Philosophy and Revolution
From Hegel to Sartre, and from Marx to Mao
Few thought systems have been as distorted and sometimes misconstrued as those of Marx and Hegel. 'Philosophy and Revolution', presented here in a new edition, attempts to save Marx from interpretations which restrict the revolutionary significance of the philosophy behind his theory. Developing her breakthrough on Hegel's Absolute Idea, Raya Dunayevskaya, who died in the June of 1987, aims at a total liberation of the human person – not only from the ills of a capitalist society, but also from the equally oppressive state capitalism of established communist governments. She assumes within her theory of class struggle issues as diverse as feminism, black liberation, and even the new nationalism of third world countries. Moreover, Dunayevskaya combines within herself an incorruptible objectivity with a passionate political attitude, making this work a vibrant and concrete discussion of the vicissitudes of society, justice, equality, and existence.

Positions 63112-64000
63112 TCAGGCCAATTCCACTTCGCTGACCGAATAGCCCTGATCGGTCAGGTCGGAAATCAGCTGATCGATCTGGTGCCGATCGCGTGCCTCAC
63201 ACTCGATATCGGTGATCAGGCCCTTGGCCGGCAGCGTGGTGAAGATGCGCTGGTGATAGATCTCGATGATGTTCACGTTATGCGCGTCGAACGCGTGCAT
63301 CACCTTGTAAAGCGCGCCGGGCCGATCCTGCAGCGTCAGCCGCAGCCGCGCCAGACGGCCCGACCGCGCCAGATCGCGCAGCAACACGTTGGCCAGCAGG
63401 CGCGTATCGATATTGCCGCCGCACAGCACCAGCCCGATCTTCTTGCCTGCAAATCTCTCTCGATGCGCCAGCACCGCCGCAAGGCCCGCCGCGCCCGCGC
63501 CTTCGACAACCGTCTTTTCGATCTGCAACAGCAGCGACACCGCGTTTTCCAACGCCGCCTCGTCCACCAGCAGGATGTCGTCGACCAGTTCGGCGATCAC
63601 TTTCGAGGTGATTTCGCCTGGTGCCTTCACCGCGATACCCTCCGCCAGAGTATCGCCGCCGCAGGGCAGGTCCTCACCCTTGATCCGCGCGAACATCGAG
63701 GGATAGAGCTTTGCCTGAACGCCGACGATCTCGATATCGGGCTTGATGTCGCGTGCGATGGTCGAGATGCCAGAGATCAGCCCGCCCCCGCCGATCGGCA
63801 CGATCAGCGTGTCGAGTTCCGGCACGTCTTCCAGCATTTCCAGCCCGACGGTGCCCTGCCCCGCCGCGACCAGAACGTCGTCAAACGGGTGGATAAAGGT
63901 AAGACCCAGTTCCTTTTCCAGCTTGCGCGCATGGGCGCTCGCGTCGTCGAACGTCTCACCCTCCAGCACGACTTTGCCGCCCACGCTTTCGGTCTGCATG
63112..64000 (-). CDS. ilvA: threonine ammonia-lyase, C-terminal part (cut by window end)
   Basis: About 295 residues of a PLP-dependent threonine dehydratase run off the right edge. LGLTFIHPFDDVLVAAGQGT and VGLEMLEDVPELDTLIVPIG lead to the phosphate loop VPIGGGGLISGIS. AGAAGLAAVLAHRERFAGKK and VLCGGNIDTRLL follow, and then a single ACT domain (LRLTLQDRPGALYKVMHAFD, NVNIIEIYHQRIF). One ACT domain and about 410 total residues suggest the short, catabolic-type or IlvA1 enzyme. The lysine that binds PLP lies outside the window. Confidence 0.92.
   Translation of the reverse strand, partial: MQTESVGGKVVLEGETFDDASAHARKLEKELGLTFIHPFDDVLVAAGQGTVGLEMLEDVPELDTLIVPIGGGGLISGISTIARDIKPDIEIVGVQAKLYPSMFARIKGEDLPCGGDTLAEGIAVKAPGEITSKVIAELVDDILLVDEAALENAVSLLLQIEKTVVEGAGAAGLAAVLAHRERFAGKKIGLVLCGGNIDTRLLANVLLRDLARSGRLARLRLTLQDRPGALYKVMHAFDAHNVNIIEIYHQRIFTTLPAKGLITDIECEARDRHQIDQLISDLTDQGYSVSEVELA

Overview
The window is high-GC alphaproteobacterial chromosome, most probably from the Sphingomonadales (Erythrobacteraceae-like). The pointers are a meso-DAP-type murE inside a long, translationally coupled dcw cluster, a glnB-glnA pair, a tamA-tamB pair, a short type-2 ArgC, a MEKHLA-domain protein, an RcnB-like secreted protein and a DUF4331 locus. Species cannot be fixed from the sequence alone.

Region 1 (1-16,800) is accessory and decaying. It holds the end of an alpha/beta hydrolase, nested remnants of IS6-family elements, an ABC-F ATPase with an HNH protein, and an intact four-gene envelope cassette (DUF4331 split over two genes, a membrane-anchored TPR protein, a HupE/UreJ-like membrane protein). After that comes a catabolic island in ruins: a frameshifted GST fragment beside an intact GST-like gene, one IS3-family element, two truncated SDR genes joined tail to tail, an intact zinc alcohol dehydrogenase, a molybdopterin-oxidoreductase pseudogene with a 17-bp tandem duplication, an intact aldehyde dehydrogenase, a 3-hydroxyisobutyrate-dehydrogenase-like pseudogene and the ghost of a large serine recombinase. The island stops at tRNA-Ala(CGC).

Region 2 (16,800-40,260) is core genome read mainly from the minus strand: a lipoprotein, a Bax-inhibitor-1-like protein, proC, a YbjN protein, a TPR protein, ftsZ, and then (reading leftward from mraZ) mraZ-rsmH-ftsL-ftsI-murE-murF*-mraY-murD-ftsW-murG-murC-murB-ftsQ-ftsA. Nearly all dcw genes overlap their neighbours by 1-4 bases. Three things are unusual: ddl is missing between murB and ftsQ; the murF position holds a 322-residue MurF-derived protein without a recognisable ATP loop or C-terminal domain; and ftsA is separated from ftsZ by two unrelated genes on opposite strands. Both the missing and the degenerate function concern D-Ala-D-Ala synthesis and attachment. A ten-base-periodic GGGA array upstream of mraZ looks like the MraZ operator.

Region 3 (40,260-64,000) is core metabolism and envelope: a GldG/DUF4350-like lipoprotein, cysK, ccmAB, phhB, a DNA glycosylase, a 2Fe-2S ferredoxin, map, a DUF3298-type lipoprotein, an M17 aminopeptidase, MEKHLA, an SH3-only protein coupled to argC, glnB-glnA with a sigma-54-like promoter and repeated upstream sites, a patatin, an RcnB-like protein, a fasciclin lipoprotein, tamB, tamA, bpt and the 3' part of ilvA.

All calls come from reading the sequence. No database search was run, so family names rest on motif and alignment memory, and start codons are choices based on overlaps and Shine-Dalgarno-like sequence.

Raya Dunayevskaya, who died in June 1987, was the founder of Marxist Humanism in the United States. 'Philosophy and Revolution' is the second work of what the author called her "trilogy of revolution". These works represent the development of her 1953 breakthrough on Hegel's Absolute Idea, when she saw within the Absolute Idea a movement from practice as a well as a movement from theory. She perceived this unity as a vision of a new human society.